The question came in today in an Orapub Slack conversation and I nearly exploded from excitement. Below was my response.
The only way to know, as @Antonio Sant alluded to, is to answer the question “does a better plan exist?”
When Oracle figures out which plan it wants to take, it goes through the process of trying out several different variations of join order, access methods, query transformations, and basically asks the question over and over again “is this new plan faster than any other plan I’ve come up with so far?” (or rather, the do I anticipate this new plan to be faster than any other plan? Reality can differ from expectations if the optimizer doesn’t have a clear picture of what’s going on, or makes an incorrect assumption based on extrapolation). So literally, the very method that Oracle uses to come up with an execution plan is based on trying various possibilities until it comes up with the best one. As humans, we can look at a plan and have some guided creativity and apply some various principles, but the job is essentially the same.
Things that are important to an efficient query:
First, is the query well written? This is the very first thing you want to check, and the webinar next week is all about ensuring that you have well-written queries (I’d encourage you to come!). There are certain thing you want to avoid. Some of these are common sense–don’t join to tables you don’t need. Make sure you’re using bind variables where they’re appropriate and not using them when they’re unnecessary. Don’t select more columns than you need. Don’t introduce any unnecessary sorts (if you don’t need an ORDER BY, don’t specify one; if a UNION ALL will do just fine, then don’t use a UNION so that Oracle isn’t wasting resources trying to remove duplicates where there are none; etc). Next week’s seminar focuses on a lot of things that maybe aren’t as “common sense” such as where and how to apply filters, how to take advantage of subqueries, etc. (I have to stop here or I risk giving my content away). The way that your query is written will determine your query’s maximum level of efficiency. In other words, if you have a well-written query, it can have either a good execution plan, or a bad execution plan. If you have a poorly-written query, you will only have inefficient execution plans…you may be able to speed the query up some using indexes or changing the plan with hints/profiles/baselines, etc. But you will be crippled on how far you can increase the efficiency by how the SQL text is phrased. So if you want the best performance, start by examining the query first (This is the step that most resources that talk about query-tuning totally never talk about, by the way).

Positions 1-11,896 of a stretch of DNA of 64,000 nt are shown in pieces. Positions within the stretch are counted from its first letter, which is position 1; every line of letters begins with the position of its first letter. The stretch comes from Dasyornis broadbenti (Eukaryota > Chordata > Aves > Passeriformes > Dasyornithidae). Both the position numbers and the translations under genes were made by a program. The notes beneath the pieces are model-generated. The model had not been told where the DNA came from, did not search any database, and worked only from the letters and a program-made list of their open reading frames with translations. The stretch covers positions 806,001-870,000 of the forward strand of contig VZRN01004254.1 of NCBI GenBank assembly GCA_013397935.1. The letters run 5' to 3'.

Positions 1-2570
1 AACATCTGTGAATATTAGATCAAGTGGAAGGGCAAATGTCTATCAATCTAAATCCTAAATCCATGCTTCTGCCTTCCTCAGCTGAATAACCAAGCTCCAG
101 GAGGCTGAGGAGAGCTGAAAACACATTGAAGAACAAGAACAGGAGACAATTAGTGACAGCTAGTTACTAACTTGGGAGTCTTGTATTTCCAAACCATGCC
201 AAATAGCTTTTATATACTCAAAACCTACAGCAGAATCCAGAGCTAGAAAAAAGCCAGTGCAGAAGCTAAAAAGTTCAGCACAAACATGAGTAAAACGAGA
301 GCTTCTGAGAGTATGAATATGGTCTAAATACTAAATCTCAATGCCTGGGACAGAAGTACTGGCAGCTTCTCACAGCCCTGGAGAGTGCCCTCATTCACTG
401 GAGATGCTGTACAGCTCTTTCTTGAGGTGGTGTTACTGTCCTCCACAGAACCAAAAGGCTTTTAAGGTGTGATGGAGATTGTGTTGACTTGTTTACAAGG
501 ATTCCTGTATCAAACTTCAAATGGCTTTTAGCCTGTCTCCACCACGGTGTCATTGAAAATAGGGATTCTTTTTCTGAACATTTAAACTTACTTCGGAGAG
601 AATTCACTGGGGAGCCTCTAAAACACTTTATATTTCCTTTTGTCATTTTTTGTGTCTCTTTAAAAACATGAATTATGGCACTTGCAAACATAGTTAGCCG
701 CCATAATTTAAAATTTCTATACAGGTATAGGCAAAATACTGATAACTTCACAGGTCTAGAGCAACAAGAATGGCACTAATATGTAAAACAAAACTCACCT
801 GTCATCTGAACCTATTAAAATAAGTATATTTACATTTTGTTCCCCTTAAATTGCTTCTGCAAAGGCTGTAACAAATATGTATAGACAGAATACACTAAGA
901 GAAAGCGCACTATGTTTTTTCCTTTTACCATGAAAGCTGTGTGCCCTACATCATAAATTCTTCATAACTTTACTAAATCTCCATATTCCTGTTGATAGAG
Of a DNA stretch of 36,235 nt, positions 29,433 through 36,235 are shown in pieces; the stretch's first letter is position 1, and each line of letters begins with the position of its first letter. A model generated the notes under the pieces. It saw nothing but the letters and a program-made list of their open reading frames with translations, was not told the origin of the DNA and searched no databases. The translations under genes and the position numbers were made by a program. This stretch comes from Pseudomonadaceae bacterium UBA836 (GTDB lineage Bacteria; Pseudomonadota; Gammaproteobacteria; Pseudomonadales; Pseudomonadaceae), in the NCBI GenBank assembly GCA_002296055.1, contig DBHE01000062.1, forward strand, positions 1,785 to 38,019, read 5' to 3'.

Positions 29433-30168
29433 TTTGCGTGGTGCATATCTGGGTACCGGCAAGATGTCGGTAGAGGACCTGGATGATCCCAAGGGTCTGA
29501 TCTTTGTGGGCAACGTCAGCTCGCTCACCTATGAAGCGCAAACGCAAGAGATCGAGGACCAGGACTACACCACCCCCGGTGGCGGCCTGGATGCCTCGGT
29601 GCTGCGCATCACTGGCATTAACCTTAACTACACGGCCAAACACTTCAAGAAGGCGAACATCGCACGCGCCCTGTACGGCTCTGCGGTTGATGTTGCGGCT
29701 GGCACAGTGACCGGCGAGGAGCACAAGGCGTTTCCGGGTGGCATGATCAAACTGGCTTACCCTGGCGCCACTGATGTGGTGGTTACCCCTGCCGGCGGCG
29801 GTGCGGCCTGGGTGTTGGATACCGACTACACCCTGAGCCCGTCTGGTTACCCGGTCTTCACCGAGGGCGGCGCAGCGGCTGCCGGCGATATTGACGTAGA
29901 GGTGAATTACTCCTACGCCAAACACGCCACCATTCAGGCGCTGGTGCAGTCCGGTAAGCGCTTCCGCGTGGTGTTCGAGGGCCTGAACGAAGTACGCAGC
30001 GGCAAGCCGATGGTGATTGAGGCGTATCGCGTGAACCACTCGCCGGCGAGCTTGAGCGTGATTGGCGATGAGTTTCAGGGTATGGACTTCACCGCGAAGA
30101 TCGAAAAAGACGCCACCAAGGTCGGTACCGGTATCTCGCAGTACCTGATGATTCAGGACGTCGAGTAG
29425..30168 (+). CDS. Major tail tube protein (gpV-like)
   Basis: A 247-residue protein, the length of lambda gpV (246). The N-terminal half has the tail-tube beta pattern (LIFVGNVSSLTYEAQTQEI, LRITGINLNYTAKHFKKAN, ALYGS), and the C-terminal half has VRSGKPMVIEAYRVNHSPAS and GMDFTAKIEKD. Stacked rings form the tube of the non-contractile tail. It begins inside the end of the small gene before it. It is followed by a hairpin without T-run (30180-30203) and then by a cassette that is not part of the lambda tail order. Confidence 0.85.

Second, pay attention to the execution plan. The execution plan gives you information on the following items, and you’ll want to address each of them in the order I’ve specified. Paying attention to bottlenecks (which step is taking the longest and what wait events does it have) can guide your area of focus, but know that just because a particular step is taking the longest, that doesn’t necessarily mean that’s where the problem is. But, it’s a great place to start looking! A SQL Monitor report will help you find bottlenecks and bottlenecked wait events…or if your query is too big/too complex for a monitor report, you can use ASH to find the same information.
Join Order – It doesn’t matter how many tables you specify in your query, Oracle will only join two of them together at any one time. So if you have a query that joins tables A, B, C, D, and E together, Oracle may choose to first join A and B together, then it may join the result of that with C, then it may join the result of that with D, and so on. So Oracle is generating intermediate result sets as a result of these joins (it’s not always a simple and one-right-after-the-other as what I’ve described above, but this is the idea when it’s boiled down to it’s simplest, most fundamental concept). So one of the first things to examine when looking at an execution plan is generally, starting with your most filtered tables first will tend to produce the smallest intermediate result set. The smaller the intermediate result sets are, the less data that is involved in joins during the creation of the intermediate result sets, so the query speeds up. Dan Towe has written an entire book focused on how to ensure that you get the right join order (“SQL Tuning” in the O’Reilly book series). Well worth the read if you want to get any kind of serious about SQL tuning.